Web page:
Effect of NaCl on root and shoot growth: The effects of NaCl stress on growth of the tolerant (PK) and moderately tolerant (LA) cultivars were notably different (Fig. 1a, b) from those on the sensitive ones (KDML 105 and PT 60). Dry weights of roots and shoots of PK and LA seedlings treated with low (6 dS m-1) and high (12 dS m-1) levels of salinity were not significantly different from those of control seedlings, whereas those of the stressed KDML 105 and PT 60 were significantly decreased compared to the controls. At 12 dS m-1 salinity, PK showed the lowest percentage of reduction in root and shoot dry weight (29.63 and 23.73%) while KDML 105 the highest (62.50 and 53.93%). The highest level of tolerance of PK was also revealed by the insignificant difference in GR between both stressed groups compared with the control (Fig. 1c). At 12 dS m-1 salinity, the reduction in GR rates of PK, LA, KDML 105 and PT 60 were 39.76, 51.72, 80.21 and 66.27%, respectively.
Effect of NaCl on net photosynthetic rate: The effects of NaCl on net photosynthetic rate of the second leaf from the top of each rice seedling at days 1, 6 and 12 after the introduction of NaCl are shown in Fig. 2. The concentration of NaCl as well as the stress durations led to significant inhibition of net photosynthetic rates in all cultivars tested. The effect was remarkable when higher concentration was confounded with increasing stress duration in all cultivars tested. At low salinity level and all stress durations, salinity caused a significant decrease in the net photosynthetic rate of all cultivars.
|Fig. 1(a-c):||Effect of salinity on dry weight (g/plant) of (a) Shoots, (b) Roots and (c) Growth rate (g/day) of 27-day-old seedlings of four rice cultivars which were subjected to 0, 6 and 12 dS m-1 salinity for 13 days. Values represent the Mean±SD, For each cultivar, means with different letters are significantly different at p<0.01|
|Fig. 2(a-c):||Effect of salinity on the net photosynthetic rate (μmol CO2 m-2 sec-1) of the second leaf from top of seedlings of four rice cultivars which were subjected to 0, 6 and 12 dS m-1 salinity levels for (a) 1 day, (b) 6 days and (c) 12 days, Values represent the Mean±SD. For each cultivar, means with different letters are significantly different at p<0.01|
Under high salinity level at days 1 and 6, net photosynthetic rates were more severely affected in the salt-sensitive cultivars than in the salt-tolerant ones. However, under high salinity treatment at day 12, salinity caused a strong inhibition in all cultivars tested. The net photosynthetic rates under high salinity treatment at day 12 were reduced by 4.51 and 2.35 folds in the salt-tolerant PK and LA, respectively whereas, in the salt-sensitive KDML 105 and PT 60, they were reduced by 5.31 and 5.66 folds, respectively.
Effect of NaCl on ion and proline content: With increasing salinity, the concentration of Na+ in shoots and roots in all cultivars was dramatically increased, whereas that of K+ decreased (Fig. 3). There were strong relationships between Na+ and K+ concentration and the Na+/K+ ratio in the shoots with the level of salt tolerance. The shoots of more tolerant cultivars had lower amount of Na+ but higher amount of K+ than the less tolerant ones. The results indicated that the Na+/K+ ratio in shoots is strongly related with the degree of salt tolerance (Fig. 3c). However, no relationship was found between the degree of salt tolerance and the Na+/K+ ratio in roots (Fig. 3f). The presence of NaCl resulted in an increase in root proline in all cultivars (Fig. 4a). The salt-sensitive KDML 105 accumulated the highest amount of root proline followed by the salt-sensitive PT 60, the moderately tolerant LA and the tolerant PK. The root proline content in PK, LA, KDML 105 and PT 60 treated with 12 dS m-1 NaCl showed 35.54, 8.97, 32.60 and 41.42% increase, respectively compared with the control plants. Therefore, the amount of root proline in LA was the least and PT 60 the most affected by salt stress. The constitutive amounts of proline in shoots of LA, KDML 105 and PT 60 under non-stressed condition were similar to those found in the roots, except for PK in which the amount of shoot proline was double that in the roots. The accumulation of proline due to salinity stress was much more dramatic in shoots than in roots (Fig. 4b). In response salinity at 12 dS m-1, shoot proline increased 2.7, 11.0, 6.8 and 7.9 folds in PK, LA, KDML 105 and PT 60, respectively.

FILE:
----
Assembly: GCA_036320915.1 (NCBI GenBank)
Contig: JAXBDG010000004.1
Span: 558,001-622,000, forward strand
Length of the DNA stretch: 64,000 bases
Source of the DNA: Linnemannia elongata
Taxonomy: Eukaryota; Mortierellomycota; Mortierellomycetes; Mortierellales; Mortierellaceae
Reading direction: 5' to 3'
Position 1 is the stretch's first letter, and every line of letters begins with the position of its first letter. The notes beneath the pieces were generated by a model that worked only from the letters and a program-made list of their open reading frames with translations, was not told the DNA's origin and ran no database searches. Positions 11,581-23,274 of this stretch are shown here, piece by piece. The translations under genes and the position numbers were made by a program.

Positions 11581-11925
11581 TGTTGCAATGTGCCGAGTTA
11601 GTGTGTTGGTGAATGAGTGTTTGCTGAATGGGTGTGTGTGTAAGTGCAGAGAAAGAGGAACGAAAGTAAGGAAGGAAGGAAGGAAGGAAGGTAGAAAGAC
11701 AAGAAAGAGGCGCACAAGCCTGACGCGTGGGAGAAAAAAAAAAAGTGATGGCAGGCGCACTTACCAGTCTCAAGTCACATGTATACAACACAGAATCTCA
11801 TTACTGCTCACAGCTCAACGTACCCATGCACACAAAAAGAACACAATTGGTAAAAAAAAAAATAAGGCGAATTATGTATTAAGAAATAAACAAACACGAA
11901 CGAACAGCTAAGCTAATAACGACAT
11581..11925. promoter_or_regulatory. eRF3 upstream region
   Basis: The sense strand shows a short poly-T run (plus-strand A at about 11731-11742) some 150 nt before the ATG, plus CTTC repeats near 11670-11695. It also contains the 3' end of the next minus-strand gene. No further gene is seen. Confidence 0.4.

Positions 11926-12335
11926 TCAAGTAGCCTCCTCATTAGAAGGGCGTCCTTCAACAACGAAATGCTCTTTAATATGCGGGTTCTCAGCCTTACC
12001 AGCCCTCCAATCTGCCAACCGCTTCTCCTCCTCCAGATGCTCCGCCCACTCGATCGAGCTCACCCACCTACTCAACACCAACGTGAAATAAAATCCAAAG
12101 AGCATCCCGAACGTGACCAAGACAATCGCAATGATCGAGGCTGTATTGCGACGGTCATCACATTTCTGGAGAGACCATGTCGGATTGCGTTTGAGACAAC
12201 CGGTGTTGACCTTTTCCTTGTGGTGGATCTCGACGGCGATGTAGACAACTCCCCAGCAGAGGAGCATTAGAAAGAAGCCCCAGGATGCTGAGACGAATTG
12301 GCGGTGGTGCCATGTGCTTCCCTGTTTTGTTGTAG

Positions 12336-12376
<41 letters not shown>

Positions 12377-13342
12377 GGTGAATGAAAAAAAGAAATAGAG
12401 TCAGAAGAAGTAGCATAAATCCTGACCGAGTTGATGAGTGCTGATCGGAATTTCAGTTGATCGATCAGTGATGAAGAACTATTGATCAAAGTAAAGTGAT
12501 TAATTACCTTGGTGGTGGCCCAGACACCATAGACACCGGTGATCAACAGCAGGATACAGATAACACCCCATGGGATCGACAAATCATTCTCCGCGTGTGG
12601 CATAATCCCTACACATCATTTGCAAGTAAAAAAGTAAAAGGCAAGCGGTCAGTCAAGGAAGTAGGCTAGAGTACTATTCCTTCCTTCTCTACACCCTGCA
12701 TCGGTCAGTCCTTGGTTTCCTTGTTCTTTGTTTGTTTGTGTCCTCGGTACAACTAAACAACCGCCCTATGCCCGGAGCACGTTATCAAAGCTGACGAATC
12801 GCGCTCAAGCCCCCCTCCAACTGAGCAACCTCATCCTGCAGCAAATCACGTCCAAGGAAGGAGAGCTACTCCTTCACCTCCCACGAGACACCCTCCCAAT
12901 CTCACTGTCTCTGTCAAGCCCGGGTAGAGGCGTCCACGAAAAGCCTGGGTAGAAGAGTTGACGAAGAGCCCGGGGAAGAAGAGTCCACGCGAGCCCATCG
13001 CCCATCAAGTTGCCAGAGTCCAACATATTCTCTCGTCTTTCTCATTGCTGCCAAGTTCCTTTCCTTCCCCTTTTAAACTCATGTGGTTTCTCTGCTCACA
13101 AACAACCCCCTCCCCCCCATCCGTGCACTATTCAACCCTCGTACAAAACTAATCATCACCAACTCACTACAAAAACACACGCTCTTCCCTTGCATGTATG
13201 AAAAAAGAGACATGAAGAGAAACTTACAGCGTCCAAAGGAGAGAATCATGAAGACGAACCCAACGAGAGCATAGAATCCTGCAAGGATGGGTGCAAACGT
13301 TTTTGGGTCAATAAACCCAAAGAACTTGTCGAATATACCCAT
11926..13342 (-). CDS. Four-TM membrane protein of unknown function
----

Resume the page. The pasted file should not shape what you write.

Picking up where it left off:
|Fig. 3(a-f):||Effect of salinity on the amount of (a) Na+, (b) K+, (c) Na+/K+ ratio in the shoots and the amount of, (d) Na+, (e) K+ and (f) Na+/K+ ratio in the roots of 27-day-old seedlings of four rice cultivars which were subjected to 0, 6 and 12 dS m-1 salinity levels, The amount of Na+ and K+ in the shoot were determined after 13 days of salinity treatment, Values represent the Mean±SD. For each cultivar, means with different letters are significantly different at p<0.01|
|Fig. 4(a-b):||Effect of salinity on proline content (μg g-1 FW) in the (a) Roots and (b) Leaves of 27-day-old seedlings of four rice cultivars which were subjected to 0, 6 and 12 dS m-1 salinity levels. Leaf and root proline contents were determined after 13 days of treatment, Values represent the Mean±SD, For each cultivar, means with different letters are significantly different at p<0.01|
Effect of NaCl on osmotic potential in roots and shoots: The osmotic potential of both shoots and roots became more negative with increasing salinity levels. Salinity appeared to cause more drastic change in osmotic potential of shoots than of roots. Salinity level at 12 dS m-1 caused significant decreases in the root osmotic potential of all cultivars (Fig. 5a). The lowest root osmotic potentials were observed in PK and KDML 105. Both levels of salinity caused marked decreases in shoot osmotic potential in all cultivars (Fig. 5b). The reduction in leaf osmotic potential of PK, LA, KDML 105 and PT 60 was 161.05, 220.72, 313.92 and 95.14%, respectively compared with the controlled plants.
|Fig. 5(a-b):||Effect of salinity on osmotic potential (MPa) in the (a) Roots and (b) Leaves of 27-day-old seedlings of four rice cultivars which were subjected to 0, 6 and 12 dS m-1 salinity levels. Leaf and root osmotic potentials were determined after 13 days of treatment, Values represent Mean±SD, Values represent the Mean±SD, For each cultivar, means with different letters are significantly different at p<0.01|